Sales Of Chemical Hair Relaxers Are On The Rise In Africa

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FDA Relaxer, Cancer, Africa, International, Global

by Jameelah Mullen

As sales of chemical hair straighteners decline in the US, Canada and Europe, companies are shifting their focus to Africa

Many chemical hair straighteners contain ingredients such as formaldehyde, bisphenol A and parabens, all of which have been linked to cancer.

In a 2023 report published by the National Institutes of Health, researchers found that women who Use chemical hair straighteners Women who have cancer at least four times a year have twice the risk of developing uterine cancer than women who do not. Both Treescountry Canada have imposed restrictions on formaldehyde in hair straighteners. The US Food and Drug Administration proposed to ban the chemical last year.

Several black women have Lawsuits filed against companies claiming their hair care products caused cancer. A class action lawsuit claims that companies sold hair straighteners that “an increased risk of uterine and ovarian cancer, but it also did not adequately warn about this potential risk.”

As awareness of the dangers of hair straighteners has increased, the use of these products has declined in the United States, Canada and Europe. However, according to market research firm Euromonitor, sales of chemical hair straighteners have increased significantly in some African countries. Sales in Tunisia and Kenya increased by 10% from 2017 to 2023.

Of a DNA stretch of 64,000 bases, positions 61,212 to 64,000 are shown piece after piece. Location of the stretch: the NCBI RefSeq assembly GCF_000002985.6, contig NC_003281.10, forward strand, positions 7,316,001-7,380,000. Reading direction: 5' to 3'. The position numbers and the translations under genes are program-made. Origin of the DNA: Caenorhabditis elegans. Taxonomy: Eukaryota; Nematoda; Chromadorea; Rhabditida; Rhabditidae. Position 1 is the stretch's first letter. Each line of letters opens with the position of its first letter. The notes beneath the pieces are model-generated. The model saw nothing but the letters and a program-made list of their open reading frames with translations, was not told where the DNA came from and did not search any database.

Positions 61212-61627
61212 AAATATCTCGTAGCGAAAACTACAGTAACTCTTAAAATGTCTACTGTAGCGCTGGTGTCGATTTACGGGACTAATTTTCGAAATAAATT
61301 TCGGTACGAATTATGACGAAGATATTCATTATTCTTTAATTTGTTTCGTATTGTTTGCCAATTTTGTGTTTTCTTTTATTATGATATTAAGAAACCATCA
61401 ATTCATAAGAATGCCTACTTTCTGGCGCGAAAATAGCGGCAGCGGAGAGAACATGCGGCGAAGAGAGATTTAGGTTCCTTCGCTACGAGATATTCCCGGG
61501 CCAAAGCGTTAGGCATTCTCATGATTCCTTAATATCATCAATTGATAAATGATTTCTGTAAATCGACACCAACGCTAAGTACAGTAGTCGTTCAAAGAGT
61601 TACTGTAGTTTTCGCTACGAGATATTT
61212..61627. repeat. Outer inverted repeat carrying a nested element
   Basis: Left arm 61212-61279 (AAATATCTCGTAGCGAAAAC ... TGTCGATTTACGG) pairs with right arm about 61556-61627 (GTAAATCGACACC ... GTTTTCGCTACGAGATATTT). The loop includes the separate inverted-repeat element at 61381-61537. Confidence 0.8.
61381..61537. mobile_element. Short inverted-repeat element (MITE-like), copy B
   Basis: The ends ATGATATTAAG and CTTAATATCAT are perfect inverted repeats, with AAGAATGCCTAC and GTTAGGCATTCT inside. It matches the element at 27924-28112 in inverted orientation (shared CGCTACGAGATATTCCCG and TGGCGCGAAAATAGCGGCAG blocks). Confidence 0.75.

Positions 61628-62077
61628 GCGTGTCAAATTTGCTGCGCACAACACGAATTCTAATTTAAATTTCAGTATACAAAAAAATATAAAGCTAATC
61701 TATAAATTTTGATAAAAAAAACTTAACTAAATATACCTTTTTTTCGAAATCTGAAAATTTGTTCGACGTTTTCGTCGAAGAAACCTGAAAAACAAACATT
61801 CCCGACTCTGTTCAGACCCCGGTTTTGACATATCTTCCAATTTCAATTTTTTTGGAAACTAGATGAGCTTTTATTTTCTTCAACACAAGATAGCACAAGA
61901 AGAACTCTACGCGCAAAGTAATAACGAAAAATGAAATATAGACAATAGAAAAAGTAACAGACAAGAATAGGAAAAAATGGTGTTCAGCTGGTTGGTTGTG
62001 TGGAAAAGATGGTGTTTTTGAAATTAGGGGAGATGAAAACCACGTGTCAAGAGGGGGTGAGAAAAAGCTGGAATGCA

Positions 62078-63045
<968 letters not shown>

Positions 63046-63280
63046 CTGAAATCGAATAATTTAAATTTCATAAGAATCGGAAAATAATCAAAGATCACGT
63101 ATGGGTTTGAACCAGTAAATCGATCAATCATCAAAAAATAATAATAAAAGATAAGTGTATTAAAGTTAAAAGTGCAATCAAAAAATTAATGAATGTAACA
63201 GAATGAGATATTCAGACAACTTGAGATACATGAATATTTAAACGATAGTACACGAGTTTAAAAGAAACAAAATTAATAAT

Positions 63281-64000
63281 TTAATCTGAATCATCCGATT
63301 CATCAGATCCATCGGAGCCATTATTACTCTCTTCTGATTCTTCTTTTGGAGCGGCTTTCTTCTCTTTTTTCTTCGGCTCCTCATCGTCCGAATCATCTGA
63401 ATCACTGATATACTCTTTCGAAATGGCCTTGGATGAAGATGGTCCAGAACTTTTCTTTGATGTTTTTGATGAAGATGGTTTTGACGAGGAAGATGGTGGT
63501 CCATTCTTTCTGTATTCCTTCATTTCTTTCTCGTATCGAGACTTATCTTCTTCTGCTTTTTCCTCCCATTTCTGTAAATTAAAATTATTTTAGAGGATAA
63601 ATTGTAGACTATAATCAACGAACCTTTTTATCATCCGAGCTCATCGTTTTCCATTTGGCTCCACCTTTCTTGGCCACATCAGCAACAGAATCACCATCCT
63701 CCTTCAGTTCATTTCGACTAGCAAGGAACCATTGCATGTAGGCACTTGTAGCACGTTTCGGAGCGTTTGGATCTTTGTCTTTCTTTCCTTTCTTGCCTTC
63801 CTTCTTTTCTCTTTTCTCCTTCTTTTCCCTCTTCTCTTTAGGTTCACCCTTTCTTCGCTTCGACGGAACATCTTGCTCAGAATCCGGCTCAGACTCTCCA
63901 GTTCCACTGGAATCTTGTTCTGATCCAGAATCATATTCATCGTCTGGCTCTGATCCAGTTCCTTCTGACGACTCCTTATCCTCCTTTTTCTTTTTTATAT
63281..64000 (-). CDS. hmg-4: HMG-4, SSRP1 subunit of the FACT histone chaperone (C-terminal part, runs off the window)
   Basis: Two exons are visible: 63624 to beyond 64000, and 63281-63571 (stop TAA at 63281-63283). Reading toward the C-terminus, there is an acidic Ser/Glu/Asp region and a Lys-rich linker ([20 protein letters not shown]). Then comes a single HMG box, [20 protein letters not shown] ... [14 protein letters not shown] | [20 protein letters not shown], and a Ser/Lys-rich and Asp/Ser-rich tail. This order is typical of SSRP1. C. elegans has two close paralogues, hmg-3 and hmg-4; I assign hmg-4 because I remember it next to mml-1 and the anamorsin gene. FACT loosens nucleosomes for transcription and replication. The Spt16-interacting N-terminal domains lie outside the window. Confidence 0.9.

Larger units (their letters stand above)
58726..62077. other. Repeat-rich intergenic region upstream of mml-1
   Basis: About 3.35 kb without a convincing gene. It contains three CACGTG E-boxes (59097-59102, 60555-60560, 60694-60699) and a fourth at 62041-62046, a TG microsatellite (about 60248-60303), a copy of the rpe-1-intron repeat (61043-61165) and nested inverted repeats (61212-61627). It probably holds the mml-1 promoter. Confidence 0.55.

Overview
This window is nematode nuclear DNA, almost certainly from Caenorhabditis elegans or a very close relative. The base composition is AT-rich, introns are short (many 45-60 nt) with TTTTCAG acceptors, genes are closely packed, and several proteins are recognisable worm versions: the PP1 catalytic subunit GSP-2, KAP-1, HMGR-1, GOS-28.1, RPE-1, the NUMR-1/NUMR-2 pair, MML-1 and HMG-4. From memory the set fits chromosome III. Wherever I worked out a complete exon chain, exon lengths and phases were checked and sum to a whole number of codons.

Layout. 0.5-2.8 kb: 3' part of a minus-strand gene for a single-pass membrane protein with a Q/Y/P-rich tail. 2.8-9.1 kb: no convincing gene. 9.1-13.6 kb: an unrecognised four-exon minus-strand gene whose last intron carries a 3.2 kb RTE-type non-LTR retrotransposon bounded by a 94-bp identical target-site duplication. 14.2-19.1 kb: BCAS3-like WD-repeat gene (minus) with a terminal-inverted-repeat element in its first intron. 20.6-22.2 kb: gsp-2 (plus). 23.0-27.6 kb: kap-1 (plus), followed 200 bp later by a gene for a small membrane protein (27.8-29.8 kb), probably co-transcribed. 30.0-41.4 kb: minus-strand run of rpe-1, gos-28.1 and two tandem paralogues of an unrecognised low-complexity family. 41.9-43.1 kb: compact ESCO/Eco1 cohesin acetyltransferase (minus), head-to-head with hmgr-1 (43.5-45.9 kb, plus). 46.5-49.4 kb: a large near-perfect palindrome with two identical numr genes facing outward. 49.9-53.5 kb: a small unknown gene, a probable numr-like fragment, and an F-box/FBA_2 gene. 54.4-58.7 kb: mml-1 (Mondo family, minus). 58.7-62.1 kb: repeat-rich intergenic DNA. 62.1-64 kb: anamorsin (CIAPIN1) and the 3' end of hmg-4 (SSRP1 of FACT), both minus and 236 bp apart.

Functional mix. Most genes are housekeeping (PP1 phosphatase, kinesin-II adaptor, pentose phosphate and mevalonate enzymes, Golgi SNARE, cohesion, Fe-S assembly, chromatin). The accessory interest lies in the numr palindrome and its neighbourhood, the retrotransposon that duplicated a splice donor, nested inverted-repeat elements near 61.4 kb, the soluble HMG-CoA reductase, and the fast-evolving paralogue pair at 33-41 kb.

Seyi Faladun-Liburd is co-director of Level Up Germany, a feminist organisation that campaigns for gender equality in the UK. Faladun Liburd says that companies expanding into Africa is problematic because it allows them to circumvent some of the regulations in place in the US, Canada and Europe.

“This means that most consumers are probably not even aware of the effects of these hair straighteners. We do not believe that they are harming us for profit,” Faladun Liburd told NBC News.

Both L'Oreal and Godrej Consumer Products, the company that owns TCB Naturals, have expanded into Africa following litigation in the US.

In a statement to NBC News, L'Oreal claimed that these lawsuits had no “legal or scientific basis” and would have no impact on the company's presence in Africa.

According to the Sokolove Law, more than 8,000 Lawsuits over hair straighteners were submitted against L'Oreal USA and other companies.

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